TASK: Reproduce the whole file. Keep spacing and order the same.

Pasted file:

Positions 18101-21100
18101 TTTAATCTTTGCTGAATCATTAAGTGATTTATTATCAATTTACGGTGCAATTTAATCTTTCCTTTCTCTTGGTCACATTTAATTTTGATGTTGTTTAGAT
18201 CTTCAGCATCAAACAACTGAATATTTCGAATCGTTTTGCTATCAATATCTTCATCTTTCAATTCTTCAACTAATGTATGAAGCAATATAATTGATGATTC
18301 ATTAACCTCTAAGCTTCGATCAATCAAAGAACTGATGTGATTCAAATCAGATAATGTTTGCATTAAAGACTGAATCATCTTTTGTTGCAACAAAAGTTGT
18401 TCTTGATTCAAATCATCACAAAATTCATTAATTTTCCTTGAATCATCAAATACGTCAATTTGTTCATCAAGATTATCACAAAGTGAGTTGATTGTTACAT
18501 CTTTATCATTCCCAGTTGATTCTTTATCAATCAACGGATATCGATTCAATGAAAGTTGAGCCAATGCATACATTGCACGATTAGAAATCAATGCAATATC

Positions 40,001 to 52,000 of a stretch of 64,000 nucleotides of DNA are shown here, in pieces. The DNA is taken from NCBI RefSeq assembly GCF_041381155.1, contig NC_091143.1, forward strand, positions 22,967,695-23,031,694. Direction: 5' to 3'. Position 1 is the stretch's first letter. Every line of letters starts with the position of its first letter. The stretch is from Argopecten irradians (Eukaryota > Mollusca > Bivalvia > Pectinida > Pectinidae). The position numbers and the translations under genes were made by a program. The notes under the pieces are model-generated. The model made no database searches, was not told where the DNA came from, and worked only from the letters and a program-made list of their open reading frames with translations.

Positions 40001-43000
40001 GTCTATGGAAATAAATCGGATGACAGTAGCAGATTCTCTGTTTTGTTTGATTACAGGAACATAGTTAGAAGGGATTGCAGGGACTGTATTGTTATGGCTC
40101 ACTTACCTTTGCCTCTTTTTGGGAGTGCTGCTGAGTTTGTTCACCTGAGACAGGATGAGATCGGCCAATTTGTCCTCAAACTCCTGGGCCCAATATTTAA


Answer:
Positions 18101-21100
18101 TTTAATCTTTGCTGAATCATTAAGTGATTTATTATCAATTTACGGTGCAATTTAATCTTTCCTTTCTCTTGGTCACATTTAATTTTGATGTTGTTTAGAT
18201 CTTCAGCATCAAACAACTGAATATTTCGAATCGTTTTGCTATCAATATCTTCATCTTTCAATTCTTCAACTAATGTATGAAGCAATATAATTGATGATTC
18301 ATTAACCTCTAAGCTTCGATCAATCAAAGAACTGATGTGATTCAAATCAGATAATGTTTGCATTAAAGACTGAATCATCTTTTGTTGCAACAAAAGTTGT
18401 TCTTGATTCAAATCATCACAAAATTCATTAATTTTCCTTGAATCATCAAATACGTCAATTTGTTCATCAAGATTATCACAAAGTGAGTTGATTGTTACAT
18501 CTTTATCATTCCCAGTTGATTCTTTATCAATCAACGGATATCGATTCAATGAAAGTTGAGCCAATGCATACATTGCACGATTAGAAATCAATGCAATATC

Positions 40,001 to 52,000 of a stretch of 64,000 nucleotides of DNA are shown here, in pieces. The DNA is taken from NCBI RefSeq assembly GCF_041381155.1, contig NC_091143.1, forward strand, positions 22,967,695-23,031,694. Direction: 5' to 3'. Position 1 is the stretch's first letter. Every line of letters starts with the position of its first letter. The stretch is from Argopecten irradians (Eukaryota > Mollusca > Bivalvia > Pectinida > Pectinidae). The position numbers and the translations under genes were made by a program. The notes under the pieces are model-generated. The model made no database searches, was not told where the DNA came from, and worked only from the letters and a program-made list of their open reading frames with translations.

Positions 40001-43000
40001 GTCTATGGAAATAAATCGGATGACAGTAGCAGATTCTCTGTTTTGTTTGATTACAGGAACATAGTTAGAAGGGATTGCAGGGACTGTATTGTTATGGCTC
40101 ACTTACCTTTGCCTCTTTTTGGGAGTGCTGCTGAGTTTGTTCACCTGAGACAGGATGAGATCGGCCAATTTGTCCTCAAACTCCTGGGCCCAATATTTAA